34 years later, police make a break in Green Bay’s oldest Cold Case

GREEN BAY, Wis. (WFRV) — It all started between 1:30 and 2:00 a.m. on August 12th, 1986.

Lisa Holstead reportedly jumped from her boyfriend’s car at the intersection of Mason St. and Taylor St.

12 hours later, she was reported missing.

It was just an hour after that when her body was discovered, at what’s now the Ken Eures Nature Area.

In 2005, Lisa’s sister, Susan, spoke with Local 5 about missing her sister, and everything Lisa had missed out on, including raising the son she had left behind.

“Especially at times when, like the first day of school that her son started, she missed that. She missed her son getting married,” Susan told Local 5 in 2005.

Milestones missed by a mother, whose case detectives never gave up on.

In 2005, Local 5 spoke with the then-lead detective on the case.

“We’re able to re-process evidence that we processed years ago or even recently and be able to gather more information off of it,” Detective Robert Haglund, who is now retired, said in that interview.

Susan never gave up hope.

“Somebody back then, during the 19 years, have grown up a little bit,” she said, “maybe straightened out their path and has a conscious to help us out here.”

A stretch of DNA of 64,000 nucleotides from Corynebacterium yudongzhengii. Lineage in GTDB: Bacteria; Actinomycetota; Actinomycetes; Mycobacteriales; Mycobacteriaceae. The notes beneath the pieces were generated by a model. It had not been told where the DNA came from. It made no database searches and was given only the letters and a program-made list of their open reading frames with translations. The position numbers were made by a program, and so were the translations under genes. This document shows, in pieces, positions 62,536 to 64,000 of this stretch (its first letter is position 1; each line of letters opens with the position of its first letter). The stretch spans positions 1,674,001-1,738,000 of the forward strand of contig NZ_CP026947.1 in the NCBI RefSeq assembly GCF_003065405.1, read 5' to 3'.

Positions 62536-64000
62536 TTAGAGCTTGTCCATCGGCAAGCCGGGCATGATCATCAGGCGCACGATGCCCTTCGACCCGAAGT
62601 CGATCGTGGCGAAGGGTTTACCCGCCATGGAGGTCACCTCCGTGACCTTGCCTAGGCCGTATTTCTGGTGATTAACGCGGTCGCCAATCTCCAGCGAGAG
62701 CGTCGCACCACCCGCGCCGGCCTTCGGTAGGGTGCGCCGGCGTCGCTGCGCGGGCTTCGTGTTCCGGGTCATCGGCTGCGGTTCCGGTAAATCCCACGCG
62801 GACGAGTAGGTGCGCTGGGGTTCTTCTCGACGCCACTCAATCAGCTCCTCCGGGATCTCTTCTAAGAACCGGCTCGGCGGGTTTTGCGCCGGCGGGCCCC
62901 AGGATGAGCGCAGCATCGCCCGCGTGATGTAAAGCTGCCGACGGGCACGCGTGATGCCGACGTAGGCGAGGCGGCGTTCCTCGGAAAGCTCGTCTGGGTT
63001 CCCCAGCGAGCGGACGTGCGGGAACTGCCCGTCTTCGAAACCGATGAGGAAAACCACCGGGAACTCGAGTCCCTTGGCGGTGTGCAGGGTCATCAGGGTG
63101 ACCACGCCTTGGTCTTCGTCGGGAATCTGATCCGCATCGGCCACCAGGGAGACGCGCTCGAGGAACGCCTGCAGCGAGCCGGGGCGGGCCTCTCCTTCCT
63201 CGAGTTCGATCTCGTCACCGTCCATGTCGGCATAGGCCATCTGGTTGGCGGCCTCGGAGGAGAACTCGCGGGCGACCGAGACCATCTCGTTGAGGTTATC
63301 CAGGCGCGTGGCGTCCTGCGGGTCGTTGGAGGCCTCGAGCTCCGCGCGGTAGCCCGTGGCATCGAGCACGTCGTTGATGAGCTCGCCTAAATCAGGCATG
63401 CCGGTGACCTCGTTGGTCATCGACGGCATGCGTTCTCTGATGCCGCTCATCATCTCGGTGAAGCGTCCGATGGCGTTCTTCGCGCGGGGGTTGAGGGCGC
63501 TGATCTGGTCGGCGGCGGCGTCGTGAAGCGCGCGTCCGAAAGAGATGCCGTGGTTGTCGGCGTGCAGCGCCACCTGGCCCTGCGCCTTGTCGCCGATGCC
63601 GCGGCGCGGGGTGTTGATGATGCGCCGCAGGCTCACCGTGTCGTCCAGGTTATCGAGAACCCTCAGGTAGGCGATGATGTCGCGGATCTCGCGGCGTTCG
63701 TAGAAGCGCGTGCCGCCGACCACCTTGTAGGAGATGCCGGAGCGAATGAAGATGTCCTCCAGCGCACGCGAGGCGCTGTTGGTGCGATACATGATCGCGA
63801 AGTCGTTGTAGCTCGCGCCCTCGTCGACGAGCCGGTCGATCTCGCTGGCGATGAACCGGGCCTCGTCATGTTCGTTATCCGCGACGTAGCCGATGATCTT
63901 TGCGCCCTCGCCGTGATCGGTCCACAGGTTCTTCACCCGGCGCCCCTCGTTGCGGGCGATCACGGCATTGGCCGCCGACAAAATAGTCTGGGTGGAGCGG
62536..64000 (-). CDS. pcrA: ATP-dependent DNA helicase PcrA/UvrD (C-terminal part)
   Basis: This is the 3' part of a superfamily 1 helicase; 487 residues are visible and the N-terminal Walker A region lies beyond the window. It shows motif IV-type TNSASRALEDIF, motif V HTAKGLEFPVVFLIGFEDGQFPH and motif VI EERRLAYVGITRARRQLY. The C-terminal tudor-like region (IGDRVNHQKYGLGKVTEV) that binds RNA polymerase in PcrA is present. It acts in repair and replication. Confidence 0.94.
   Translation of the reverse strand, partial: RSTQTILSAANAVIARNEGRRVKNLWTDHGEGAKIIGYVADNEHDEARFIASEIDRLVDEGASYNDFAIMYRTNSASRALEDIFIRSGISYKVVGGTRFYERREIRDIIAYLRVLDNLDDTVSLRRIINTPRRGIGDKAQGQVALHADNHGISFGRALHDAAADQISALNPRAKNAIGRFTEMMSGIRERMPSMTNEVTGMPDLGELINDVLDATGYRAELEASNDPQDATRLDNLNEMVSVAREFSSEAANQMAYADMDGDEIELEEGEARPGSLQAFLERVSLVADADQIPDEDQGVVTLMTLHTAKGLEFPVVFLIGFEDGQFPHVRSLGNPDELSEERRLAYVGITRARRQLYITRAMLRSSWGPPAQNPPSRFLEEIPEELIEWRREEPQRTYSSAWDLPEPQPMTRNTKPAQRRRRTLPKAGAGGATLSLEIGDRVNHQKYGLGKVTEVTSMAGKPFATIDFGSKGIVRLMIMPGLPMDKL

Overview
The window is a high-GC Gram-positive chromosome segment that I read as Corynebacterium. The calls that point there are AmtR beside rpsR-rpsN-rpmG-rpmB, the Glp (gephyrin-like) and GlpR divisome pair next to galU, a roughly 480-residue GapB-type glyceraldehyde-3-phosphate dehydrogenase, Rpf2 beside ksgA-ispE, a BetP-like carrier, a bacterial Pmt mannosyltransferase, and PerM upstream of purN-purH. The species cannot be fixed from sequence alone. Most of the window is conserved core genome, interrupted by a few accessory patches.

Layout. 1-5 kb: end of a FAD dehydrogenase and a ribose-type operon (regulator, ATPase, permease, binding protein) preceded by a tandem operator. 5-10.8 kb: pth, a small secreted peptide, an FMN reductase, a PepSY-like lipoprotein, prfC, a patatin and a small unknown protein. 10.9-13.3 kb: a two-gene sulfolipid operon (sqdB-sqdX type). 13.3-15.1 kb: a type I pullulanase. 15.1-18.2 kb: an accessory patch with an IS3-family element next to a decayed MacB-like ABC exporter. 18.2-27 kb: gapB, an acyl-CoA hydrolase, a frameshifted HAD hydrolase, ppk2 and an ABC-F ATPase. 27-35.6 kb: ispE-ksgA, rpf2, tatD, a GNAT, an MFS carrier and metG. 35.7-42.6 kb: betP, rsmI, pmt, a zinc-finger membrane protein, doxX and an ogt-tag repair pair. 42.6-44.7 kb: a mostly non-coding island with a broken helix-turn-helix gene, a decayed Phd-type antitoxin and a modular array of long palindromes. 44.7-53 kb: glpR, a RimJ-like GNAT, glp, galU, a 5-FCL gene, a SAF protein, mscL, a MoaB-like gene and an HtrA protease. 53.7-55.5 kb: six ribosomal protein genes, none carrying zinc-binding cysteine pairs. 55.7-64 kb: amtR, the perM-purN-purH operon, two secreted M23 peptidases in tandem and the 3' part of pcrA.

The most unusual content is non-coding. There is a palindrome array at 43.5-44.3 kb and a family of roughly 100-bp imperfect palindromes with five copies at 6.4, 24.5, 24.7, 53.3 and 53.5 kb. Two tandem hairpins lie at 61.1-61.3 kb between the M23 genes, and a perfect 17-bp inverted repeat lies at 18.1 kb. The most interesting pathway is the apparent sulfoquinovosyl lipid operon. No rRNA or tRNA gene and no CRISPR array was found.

It wouldn’t be a conscious developing that ultimately lead to the arrest of a suspected killer.

Rather, new DNA technology, used for the very first time in Green Bay, led to the October 2020 arrest of 65-year-old Lou Archie Griffin.

“This is the first case that I’m aware of that we’ve ever used any type of procedure like this,” Detective David Graf of the Green Bay Police Department told Local 5.

Genetic Genealogy was only recently made available to the department.

“The best cases for this type of investigation is really, mostly is typical towards violent crime, a case where you pretty much exhausted all the leads,” Detective Graf explained.

Leads may have been exhausted, but the drive to find out who was responsible for Lisa Holstead’s death was never extinguished.

This is part one of a two-part series. Watch Local 5 News at 6 on Monday, February 15th for the second installment.